Finally, look at the “no” answers. If management does not see win/loss as important for product direction, ask what sources they do think should inform product direction.
At this stage you are diagnosing the situation, not pronouncing judgment. If you remain open do diagnosing the situation, you will also be viewed as a team player and trying to do good for the company rather than yourself.
Consider each reason why, or why not, in the table above. Are the reasons valid in the current situation, political in nature, or simply a vestige of how the company grew? You may also be able to engage your management in the same discussion.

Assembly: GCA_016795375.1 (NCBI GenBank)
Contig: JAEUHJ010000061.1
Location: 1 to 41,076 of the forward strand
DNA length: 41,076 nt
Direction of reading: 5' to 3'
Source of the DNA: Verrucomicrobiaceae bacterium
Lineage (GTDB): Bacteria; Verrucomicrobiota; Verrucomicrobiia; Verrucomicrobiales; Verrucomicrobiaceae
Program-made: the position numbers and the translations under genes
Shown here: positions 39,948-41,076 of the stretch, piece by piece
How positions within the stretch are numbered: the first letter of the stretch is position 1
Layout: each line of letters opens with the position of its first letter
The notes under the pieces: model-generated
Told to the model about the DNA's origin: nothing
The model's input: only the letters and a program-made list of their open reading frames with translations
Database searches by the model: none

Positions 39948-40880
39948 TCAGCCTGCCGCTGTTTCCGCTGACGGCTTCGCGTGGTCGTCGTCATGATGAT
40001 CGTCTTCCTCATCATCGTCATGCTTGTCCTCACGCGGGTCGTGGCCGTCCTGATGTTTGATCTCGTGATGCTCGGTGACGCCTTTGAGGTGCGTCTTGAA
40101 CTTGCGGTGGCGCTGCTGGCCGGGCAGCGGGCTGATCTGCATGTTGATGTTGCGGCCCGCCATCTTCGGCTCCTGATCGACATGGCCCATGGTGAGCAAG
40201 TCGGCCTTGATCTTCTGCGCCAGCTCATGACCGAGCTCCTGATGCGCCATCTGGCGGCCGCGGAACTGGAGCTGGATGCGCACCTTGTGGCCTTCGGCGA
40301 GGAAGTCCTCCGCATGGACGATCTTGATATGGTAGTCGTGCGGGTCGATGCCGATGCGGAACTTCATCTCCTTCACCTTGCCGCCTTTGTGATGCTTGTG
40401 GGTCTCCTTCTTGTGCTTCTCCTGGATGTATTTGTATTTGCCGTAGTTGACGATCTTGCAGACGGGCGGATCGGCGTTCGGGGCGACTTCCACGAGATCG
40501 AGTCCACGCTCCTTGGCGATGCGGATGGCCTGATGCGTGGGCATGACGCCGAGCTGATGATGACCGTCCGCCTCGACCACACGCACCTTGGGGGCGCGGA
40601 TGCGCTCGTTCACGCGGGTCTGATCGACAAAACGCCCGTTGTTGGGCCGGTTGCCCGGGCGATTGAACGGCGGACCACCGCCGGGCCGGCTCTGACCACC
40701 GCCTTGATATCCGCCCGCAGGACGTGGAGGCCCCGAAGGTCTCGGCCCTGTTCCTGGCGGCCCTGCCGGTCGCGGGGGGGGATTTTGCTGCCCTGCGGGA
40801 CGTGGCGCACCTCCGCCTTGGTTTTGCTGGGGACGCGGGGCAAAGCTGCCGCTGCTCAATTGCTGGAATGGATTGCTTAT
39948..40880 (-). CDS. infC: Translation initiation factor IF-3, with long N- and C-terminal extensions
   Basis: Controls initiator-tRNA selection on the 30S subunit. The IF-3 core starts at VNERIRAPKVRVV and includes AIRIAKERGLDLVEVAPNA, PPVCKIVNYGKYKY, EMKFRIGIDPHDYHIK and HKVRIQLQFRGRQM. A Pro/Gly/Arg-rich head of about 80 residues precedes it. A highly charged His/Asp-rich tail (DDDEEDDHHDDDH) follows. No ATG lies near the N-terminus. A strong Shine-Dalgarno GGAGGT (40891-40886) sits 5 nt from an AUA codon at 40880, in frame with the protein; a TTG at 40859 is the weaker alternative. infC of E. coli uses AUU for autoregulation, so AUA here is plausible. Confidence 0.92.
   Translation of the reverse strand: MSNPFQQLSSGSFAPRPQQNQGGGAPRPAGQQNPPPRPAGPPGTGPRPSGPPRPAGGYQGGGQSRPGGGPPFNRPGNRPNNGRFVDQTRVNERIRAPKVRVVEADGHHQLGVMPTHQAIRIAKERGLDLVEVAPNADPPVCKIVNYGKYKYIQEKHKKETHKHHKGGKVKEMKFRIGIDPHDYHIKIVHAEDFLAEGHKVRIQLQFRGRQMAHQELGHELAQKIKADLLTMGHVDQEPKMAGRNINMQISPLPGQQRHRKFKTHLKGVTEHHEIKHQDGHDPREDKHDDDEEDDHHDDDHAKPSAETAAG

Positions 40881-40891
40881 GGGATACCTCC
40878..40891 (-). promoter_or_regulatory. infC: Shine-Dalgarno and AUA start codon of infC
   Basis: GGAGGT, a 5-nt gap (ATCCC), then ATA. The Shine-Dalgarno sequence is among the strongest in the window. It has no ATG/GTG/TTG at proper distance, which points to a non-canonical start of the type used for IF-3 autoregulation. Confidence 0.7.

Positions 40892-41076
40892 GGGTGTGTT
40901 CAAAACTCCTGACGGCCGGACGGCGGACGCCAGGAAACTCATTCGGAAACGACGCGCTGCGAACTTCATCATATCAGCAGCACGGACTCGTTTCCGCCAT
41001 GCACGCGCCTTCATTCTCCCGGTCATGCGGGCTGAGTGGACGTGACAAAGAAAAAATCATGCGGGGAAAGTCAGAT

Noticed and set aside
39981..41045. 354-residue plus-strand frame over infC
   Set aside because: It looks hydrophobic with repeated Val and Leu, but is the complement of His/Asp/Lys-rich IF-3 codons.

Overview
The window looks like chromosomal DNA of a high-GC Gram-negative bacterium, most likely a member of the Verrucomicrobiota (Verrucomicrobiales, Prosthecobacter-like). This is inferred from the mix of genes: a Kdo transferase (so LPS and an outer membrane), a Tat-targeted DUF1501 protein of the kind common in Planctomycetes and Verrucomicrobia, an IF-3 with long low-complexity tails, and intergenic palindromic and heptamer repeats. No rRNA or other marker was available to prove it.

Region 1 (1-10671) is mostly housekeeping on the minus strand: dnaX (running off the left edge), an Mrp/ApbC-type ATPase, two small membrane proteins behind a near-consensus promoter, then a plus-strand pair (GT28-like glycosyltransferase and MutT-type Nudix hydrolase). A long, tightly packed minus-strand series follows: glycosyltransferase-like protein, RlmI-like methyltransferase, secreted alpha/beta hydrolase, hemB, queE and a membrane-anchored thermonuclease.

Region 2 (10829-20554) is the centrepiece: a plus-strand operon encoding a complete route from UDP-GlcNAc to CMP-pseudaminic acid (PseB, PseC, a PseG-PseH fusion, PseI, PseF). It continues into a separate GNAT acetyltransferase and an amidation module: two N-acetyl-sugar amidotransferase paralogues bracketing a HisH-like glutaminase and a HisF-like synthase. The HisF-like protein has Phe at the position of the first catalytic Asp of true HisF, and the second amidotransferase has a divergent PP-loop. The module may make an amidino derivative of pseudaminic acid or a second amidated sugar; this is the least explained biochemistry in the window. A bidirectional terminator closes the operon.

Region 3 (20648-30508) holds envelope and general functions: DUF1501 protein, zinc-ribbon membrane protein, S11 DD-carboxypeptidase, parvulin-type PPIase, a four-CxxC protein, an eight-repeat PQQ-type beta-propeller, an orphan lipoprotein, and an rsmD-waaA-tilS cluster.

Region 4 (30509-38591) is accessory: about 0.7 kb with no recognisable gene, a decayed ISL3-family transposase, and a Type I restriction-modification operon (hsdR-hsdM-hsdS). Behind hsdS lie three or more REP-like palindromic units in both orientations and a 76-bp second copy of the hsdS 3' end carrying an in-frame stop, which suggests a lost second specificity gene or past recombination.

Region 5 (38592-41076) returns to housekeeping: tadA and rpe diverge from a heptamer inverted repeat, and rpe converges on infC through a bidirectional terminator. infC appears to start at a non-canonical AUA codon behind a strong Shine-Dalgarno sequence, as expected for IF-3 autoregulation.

How committed are you?
With the information above, you should have some idea of whether change is possible at this company. You can now think clearly about your own commitment to this company or your current job. It is not easy to change a company’s culture or influence ownership, and it might be much easier or better to look for a company in which product management has a full mandate.
If you’re committed to sticking with it, at least for a while, you can start thinking about ways to influence change. Remember, this will take time, and probably more time than you would like. Wasn’t it Napoleon who first said “Change is a process, not an event?”
The key is to start with something fairly small. Here are some ideas: